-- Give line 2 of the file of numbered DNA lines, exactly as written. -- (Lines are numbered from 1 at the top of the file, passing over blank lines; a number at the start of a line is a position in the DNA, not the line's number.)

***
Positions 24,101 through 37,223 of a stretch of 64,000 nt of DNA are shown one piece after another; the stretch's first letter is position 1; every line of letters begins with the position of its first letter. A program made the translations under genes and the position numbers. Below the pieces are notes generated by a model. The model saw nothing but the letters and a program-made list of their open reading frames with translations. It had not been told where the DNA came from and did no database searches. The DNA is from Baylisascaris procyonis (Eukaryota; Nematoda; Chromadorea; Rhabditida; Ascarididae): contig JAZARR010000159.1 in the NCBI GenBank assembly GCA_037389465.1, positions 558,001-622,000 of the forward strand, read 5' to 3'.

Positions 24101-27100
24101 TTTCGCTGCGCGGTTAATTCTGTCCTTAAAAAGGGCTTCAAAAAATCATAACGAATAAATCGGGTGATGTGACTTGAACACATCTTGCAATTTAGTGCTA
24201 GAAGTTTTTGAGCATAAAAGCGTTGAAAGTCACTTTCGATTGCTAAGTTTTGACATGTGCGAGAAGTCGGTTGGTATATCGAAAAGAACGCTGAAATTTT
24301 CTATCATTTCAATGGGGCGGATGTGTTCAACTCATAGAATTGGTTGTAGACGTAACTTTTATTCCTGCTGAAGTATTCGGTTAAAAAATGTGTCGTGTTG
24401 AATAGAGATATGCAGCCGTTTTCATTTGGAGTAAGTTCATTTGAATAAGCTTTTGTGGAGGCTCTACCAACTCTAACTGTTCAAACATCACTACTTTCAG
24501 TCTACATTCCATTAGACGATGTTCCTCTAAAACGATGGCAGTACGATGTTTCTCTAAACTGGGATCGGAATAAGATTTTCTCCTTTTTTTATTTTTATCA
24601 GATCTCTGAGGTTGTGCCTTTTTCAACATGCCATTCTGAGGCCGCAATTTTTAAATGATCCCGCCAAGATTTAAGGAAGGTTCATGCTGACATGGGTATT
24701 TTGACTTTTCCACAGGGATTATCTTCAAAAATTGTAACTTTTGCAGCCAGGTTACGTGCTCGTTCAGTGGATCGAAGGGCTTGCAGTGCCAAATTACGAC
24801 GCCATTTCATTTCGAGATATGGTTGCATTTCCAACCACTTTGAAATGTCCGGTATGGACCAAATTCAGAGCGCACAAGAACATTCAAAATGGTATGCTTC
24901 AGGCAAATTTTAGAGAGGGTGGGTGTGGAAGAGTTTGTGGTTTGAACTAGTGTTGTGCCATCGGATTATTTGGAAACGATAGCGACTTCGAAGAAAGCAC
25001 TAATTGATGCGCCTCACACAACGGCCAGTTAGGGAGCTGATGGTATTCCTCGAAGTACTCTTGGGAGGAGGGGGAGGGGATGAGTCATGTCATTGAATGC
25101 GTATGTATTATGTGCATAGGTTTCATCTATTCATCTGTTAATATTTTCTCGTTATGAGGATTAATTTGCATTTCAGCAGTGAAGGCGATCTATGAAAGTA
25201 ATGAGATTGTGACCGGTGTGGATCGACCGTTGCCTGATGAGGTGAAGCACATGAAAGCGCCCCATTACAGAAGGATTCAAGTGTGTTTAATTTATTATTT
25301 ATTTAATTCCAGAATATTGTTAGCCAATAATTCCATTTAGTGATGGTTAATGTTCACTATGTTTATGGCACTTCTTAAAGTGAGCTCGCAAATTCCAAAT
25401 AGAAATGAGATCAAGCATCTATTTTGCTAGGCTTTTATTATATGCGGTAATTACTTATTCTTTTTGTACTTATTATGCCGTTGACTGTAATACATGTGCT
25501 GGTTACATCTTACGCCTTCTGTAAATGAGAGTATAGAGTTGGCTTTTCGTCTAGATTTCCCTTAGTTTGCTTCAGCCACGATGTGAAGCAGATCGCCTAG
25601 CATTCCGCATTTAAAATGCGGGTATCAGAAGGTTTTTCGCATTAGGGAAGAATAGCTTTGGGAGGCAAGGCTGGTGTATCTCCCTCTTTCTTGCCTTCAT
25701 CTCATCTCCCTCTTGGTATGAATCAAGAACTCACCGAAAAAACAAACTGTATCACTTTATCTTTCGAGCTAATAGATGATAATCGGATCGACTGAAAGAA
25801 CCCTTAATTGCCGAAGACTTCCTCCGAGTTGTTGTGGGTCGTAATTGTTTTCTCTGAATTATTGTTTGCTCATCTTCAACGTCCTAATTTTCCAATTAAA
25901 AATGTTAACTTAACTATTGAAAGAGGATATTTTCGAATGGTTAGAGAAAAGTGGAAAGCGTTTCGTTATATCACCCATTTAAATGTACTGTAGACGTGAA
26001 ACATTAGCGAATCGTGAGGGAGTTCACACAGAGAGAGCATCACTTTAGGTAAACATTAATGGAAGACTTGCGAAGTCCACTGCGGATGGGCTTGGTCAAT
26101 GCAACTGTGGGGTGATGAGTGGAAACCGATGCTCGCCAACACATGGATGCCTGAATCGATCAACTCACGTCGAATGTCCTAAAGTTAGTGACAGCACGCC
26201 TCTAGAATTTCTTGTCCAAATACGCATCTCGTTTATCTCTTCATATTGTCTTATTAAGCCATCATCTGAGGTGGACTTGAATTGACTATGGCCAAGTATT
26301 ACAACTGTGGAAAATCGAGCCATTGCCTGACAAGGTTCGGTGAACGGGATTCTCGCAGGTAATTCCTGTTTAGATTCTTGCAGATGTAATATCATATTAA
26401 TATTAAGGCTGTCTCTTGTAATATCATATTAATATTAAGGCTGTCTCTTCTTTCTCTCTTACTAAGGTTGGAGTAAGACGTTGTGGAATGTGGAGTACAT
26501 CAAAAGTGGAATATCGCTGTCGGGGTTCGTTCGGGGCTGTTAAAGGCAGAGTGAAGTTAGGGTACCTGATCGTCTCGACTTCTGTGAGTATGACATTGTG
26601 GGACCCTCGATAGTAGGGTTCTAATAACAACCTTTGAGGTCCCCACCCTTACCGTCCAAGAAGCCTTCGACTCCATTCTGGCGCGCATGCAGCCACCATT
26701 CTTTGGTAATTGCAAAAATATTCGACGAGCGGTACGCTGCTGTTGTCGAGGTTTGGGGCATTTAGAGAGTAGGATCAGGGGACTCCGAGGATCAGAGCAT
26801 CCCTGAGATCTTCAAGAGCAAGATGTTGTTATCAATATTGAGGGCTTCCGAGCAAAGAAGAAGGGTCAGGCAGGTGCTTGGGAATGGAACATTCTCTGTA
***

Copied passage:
Positions 24101-27100